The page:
Antiviral Defense in the Vector Mosquito Aedes aegypti: induction and suppression of RNA silencing pathways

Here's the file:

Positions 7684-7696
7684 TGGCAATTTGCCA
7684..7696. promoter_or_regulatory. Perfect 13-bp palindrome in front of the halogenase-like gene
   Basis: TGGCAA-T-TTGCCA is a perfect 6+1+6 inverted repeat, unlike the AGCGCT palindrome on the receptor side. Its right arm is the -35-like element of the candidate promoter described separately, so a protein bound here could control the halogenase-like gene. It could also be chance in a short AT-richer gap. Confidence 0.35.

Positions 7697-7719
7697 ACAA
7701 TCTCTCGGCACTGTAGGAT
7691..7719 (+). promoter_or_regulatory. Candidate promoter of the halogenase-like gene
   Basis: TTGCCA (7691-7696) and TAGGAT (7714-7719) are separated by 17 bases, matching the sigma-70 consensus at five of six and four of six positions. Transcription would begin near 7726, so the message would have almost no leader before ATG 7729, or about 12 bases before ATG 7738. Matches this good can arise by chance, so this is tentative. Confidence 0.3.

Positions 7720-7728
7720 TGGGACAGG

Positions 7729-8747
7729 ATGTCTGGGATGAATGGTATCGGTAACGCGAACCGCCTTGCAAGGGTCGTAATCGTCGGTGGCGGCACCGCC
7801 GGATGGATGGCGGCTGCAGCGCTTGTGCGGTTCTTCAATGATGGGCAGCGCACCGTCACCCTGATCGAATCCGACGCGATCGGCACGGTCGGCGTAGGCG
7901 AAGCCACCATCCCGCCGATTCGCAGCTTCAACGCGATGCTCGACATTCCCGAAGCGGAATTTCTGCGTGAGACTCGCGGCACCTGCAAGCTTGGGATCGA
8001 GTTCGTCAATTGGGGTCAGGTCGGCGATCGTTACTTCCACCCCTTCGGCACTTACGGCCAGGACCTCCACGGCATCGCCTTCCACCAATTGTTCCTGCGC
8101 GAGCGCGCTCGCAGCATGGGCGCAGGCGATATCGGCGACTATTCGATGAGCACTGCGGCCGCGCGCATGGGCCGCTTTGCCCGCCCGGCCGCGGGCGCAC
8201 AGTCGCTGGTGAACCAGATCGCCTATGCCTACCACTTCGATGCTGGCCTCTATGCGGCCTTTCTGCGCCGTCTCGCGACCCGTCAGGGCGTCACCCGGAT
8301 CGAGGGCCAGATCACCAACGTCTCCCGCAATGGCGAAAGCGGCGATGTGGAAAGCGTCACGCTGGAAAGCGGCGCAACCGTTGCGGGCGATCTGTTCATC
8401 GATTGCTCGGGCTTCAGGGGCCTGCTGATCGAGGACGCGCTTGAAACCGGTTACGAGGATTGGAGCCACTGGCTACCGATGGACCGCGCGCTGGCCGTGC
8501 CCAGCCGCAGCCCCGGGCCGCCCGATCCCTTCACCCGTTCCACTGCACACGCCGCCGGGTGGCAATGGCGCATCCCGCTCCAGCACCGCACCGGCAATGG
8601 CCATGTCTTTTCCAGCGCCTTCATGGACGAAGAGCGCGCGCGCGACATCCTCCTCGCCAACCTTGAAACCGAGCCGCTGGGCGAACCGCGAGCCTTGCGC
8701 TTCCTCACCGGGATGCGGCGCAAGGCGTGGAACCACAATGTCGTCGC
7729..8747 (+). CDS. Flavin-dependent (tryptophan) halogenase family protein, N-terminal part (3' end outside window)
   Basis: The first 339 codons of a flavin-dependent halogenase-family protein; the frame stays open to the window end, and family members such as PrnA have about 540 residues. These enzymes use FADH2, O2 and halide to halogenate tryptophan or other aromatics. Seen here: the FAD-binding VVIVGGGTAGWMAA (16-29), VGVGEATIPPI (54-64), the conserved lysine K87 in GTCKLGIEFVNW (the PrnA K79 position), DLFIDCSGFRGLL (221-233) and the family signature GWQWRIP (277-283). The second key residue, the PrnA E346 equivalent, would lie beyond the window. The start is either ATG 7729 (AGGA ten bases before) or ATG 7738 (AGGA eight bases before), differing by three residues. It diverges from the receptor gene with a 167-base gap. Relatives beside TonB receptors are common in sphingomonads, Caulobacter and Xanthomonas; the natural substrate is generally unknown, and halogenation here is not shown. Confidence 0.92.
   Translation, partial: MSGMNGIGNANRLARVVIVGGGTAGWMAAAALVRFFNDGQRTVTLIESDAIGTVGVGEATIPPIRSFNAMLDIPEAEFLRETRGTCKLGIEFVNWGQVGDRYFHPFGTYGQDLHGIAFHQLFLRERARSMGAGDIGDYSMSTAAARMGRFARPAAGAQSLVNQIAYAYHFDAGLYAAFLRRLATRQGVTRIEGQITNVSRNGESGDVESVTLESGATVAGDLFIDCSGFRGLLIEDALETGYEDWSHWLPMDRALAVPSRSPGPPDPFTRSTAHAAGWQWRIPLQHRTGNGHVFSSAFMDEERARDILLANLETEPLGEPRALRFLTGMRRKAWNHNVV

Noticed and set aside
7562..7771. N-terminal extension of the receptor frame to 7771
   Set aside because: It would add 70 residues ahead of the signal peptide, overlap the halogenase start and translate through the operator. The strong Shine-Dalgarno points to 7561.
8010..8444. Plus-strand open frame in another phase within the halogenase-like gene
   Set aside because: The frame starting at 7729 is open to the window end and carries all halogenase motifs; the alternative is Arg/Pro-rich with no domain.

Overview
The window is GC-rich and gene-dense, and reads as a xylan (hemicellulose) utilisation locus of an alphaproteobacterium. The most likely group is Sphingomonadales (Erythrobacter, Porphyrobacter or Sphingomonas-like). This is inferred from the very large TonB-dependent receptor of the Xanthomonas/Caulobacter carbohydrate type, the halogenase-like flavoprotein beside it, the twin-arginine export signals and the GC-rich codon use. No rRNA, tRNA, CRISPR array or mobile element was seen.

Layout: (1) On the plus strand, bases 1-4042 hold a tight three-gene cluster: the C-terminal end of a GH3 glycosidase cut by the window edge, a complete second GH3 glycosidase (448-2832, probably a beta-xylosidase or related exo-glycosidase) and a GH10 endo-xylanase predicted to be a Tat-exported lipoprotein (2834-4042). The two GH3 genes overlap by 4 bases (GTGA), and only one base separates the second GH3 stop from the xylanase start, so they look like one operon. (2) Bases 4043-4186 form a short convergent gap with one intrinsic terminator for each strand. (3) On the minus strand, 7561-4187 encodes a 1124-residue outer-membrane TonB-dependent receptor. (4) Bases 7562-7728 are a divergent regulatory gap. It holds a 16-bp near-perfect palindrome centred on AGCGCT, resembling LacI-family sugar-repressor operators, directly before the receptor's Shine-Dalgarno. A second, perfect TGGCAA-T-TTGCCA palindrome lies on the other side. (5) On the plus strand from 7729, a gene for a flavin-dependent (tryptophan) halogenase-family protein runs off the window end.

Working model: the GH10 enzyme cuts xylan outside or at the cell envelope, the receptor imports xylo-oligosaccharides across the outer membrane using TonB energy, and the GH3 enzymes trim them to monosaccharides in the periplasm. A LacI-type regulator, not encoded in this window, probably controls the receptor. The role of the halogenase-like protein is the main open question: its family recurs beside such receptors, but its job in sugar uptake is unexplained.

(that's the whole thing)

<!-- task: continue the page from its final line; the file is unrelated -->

Mosquitoes transmit viruses like Zika, Chikungunya, and Dengue, which are responsible for debilitating disease and worldwide epidemics. For example, dengue virus causes >100 million infections per year. These viruses are transmitted by two vector mosquito species, Aedes aegypti and Aedes albopictus. Complex interactions between virus and mosquito determine how efficient virus transmission occurs by these mosquitoes. Crucial in this interplay is the small RNA-based immune response of the mosquito, which recognizes and degrades viral RNA. In this ERC Consolidator project, we have analyzed the biogenesis, mechanisms and functions of small RNA-mediated antiviral defense in the mosquito Aedes aegypti. We have focused on a novel class of viral RNAs, called PIWI-interacting RNAs, thus far mostly studied for its function in suppressing mobile elements in the genomes of model organisms such as fruit flies. We find that the piRNA pathway processes viral RNA of a range of different viruses and we identified the mechanism by which this pathway recognizes viral RNA. In addition, we found that the piRNA pathway plays important functions in the regulation of cellular genes. We propose that PIWI proteins in Aedes aegypti are functionally specialized to exert multiple functions, including antiviral defense and gene regulation.